Daniel Ricciardo – Alpha Tauri – Bio, F1 Record, Stats and News

Daniel Ricciardo in 2023.
Photo by XPB / Icon Sport

Daniel Ricciardo was left without a drive after being dropped by McLaren at the end of last season, but the beloved Australian is back, in an effort to resurrect his Formula 1 career.

Daniel Ricciardo F1 Career
Key Stats

World Championships 🏆


WC Points💯


Races 🚦


Race Wins 🏁


Podium Places🥈


Pole Positions⏱️


Debut Race 🏎️

July 10th 2011

The 34-year-old will race with Alpha Tauri for the second half of the 2023 and will attempt to prove that he still has the talent for a top seat in Formula 1.

A bright career until a wrong choice: Daniel Ricciardo’s F1 career

For Daniel Ricciardo, moving from Australia to Europe at the age of 18 signaled his life-long ambition of becoming a Formula 1 driver. That ambition was realised just four years later. The Australian’s success in junior formula drew the attention of Helmut Marko, who made him a member of the Red Bull Junior Team. It was a decision both men would not regret.

At the start of 2011, he became the reserve driver for Toro Rosso, the team now known as Alpha Tauri. But when he got the call to race in Formula 1, that came from HRT halfway through that season.

The small Spanish team was struggling at the back of the field, but Red Bull loaned him there so that he would be able to gain experience ahead of a campaign with Toro Rosso in 2012. Ricciardo performed well at the team, despite being among the bottom finishers in the underperforming car.

In 2012, the Australian joined Toro Rosso, with an eye at a seat at Red Bull, as the team was in the midst of its four-year championship run. Ricciardo scored in his first race with the team and had an overall consistent and competitive season, on par with his teammate, Jean-Eric Vergne.

A better season came in 2013 and it was needed, as Mark Webber was retiring and that left a seat available it the junior team. With a best finish of seventh, Ricciardo ended the season fourteenth in the standings and earned a promotion to Red Bull, next to four-time champion, Sebastian Vettel.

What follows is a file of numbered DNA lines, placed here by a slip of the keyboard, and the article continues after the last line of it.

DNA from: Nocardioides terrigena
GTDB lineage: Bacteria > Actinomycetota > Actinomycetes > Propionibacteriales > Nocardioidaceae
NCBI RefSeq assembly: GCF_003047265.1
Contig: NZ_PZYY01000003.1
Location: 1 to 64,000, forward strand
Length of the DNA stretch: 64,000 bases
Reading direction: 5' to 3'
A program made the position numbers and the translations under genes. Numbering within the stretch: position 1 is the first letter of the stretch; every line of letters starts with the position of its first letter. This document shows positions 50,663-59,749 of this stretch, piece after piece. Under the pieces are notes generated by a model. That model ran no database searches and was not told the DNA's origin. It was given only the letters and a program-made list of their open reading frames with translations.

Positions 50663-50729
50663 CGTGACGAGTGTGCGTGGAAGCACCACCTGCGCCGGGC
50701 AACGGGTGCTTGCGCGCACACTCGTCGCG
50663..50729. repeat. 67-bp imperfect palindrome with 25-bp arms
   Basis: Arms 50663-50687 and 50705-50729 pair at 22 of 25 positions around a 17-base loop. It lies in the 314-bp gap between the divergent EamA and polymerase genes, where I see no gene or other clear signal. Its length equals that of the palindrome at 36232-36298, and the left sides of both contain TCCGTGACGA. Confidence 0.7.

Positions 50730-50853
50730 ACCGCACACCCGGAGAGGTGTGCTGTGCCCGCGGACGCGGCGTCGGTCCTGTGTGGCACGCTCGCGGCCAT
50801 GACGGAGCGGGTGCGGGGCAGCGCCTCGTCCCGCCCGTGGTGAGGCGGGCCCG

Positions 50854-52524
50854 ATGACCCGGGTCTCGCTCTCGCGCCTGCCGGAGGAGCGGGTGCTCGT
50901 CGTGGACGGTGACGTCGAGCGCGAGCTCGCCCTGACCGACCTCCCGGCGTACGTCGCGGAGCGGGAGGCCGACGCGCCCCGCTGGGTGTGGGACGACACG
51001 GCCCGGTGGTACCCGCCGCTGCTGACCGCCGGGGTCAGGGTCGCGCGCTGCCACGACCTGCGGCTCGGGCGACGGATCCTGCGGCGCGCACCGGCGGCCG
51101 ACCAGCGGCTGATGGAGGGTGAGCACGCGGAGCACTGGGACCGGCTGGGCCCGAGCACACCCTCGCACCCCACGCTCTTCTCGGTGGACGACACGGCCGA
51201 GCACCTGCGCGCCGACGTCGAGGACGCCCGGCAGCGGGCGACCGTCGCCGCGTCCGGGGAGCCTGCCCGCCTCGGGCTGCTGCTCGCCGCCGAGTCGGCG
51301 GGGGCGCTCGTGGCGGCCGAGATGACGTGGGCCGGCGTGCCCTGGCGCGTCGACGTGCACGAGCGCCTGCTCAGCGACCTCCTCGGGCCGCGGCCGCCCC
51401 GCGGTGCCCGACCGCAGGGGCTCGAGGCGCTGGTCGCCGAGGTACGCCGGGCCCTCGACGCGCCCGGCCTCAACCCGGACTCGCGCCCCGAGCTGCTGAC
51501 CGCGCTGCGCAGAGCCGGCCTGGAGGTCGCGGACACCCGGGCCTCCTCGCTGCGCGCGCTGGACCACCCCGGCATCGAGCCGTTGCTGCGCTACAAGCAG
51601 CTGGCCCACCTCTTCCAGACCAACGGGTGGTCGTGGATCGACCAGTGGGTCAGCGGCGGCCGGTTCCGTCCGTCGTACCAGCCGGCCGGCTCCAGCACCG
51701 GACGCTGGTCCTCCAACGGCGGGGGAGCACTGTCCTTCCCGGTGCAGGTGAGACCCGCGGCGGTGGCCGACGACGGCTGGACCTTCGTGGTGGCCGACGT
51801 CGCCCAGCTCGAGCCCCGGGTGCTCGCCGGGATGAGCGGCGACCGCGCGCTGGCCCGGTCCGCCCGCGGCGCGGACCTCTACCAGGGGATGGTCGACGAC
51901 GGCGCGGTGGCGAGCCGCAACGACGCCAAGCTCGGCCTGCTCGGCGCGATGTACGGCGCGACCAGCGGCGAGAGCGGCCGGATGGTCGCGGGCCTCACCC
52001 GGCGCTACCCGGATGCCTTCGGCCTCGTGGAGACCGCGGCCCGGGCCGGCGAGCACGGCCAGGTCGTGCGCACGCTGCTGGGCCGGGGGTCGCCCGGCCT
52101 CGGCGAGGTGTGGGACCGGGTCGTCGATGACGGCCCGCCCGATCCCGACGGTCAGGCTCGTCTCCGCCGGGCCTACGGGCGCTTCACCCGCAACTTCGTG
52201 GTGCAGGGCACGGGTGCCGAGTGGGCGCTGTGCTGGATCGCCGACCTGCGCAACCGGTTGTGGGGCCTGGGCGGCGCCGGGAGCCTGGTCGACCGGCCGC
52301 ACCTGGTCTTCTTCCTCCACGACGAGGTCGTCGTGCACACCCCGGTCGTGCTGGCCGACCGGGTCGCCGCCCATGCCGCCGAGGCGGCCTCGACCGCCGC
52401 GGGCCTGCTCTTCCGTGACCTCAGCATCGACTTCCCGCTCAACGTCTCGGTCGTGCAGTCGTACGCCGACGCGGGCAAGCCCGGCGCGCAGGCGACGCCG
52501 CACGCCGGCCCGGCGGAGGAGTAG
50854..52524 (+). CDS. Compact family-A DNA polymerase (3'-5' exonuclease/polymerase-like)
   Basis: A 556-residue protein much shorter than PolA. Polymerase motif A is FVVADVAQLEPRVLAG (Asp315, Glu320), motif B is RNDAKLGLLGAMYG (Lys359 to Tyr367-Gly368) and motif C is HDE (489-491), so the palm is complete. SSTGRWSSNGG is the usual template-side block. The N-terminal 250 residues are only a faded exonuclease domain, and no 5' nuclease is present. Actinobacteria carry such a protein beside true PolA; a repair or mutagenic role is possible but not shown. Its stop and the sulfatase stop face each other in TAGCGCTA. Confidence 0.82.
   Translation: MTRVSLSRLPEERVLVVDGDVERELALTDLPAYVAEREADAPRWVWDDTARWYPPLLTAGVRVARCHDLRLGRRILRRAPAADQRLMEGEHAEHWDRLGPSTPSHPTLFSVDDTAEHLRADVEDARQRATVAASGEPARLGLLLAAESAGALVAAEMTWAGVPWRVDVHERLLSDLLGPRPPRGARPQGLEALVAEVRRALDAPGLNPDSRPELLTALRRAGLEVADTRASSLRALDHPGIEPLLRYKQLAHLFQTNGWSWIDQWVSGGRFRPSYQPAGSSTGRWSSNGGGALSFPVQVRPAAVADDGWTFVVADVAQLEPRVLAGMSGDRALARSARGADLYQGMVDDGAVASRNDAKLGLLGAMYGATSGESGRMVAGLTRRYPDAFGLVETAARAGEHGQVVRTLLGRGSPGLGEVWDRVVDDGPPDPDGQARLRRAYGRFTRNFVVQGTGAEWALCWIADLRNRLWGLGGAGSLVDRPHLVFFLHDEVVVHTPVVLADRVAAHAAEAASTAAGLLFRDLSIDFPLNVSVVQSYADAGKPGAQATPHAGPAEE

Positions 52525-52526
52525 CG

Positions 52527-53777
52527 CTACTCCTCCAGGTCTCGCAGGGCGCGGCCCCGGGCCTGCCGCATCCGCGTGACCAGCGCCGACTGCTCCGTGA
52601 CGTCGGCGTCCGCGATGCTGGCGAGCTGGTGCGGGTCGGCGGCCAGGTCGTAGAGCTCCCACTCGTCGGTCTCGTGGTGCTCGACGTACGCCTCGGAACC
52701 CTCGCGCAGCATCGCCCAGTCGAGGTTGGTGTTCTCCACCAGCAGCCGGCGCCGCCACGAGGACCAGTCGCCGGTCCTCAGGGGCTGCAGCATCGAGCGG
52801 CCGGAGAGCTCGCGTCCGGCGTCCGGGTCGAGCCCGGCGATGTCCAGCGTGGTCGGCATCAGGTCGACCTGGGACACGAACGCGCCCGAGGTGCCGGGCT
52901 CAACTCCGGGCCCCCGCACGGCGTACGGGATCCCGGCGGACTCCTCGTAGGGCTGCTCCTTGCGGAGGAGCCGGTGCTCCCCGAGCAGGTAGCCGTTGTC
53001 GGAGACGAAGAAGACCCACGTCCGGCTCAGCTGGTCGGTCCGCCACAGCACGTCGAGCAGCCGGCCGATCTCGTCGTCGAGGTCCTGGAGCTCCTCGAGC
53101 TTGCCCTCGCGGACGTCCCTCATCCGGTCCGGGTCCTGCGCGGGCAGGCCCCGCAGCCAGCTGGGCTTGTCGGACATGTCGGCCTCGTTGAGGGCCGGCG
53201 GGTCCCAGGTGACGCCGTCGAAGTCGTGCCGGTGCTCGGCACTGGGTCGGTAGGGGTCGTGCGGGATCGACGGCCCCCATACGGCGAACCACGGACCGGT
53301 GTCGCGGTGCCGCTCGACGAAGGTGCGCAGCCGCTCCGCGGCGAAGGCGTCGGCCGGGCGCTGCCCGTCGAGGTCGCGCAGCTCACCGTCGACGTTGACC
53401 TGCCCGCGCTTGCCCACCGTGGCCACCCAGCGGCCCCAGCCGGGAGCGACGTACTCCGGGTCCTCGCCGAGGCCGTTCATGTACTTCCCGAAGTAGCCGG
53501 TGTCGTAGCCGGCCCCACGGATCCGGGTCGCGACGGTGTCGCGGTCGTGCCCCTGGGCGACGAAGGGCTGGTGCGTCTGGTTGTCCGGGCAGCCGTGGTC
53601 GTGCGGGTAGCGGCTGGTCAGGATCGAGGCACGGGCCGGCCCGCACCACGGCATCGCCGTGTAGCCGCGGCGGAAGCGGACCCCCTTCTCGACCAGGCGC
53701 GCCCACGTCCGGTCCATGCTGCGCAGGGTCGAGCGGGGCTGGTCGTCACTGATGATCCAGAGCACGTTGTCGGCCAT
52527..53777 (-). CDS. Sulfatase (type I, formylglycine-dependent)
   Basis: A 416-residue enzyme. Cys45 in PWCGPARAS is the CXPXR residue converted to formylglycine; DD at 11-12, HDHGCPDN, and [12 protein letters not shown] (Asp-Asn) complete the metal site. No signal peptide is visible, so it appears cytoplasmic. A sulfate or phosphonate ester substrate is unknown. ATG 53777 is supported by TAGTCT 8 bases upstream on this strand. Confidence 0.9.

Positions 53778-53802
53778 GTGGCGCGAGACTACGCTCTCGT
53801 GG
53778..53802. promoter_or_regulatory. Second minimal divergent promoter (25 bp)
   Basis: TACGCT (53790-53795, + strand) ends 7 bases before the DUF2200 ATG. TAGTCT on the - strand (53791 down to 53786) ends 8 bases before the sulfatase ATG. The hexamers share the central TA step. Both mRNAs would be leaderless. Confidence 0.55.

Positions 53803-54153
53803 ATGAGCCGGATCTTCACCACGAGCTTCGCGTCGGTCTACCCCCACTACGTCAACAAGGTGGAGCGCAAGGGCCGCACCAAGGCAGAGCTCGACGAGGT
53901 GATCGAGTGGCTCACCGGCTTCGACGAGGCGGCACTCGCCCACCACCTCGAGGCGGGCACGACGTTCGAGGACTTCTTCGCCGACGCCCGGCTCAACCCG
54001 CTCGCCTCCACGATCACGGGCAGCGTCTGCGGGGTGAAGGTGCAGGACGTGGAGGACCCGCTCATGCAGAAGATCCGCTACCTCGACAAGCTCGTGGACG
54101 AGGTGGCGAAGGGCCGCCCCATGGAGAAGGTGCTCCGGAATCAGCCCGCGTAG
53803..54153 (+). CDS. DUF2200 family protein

Victories and podiums: Success at Red Bull

That season started with a podium -his first- at home, although he was later disqualified. But he impressed nevertheless. He was consistently faster than Vettel and took his maiden victory in Canada, after a late-race overtake on Nico Rosberg. At Hungary he claimed another last-gasp victory, before taking his third in Belgium. He was one of the stars of the season, finishing third in points, behind just the dominant pair at Mercedes.

The following season was not as good, as Red Bull underperformed, and it concluded with just two podiums for the Australian. 2016 was positive though. With Max Verstappen as his teammate from the fifth race onwards, Ricciardo was one of the best drivers in the field once again. With eight podiums -a win among those- he was back in the top three in the standings, ahead of Verstappen.

Another victory amid a consistent campaign came in the following season, ahead of a critical 2018. His contract was up at its end and Ricciardo left his options open. In the first six races, he took two victories, the second of which was in Monaco, in a redemption after a cruelly lost victory at the same venue two seasons prior.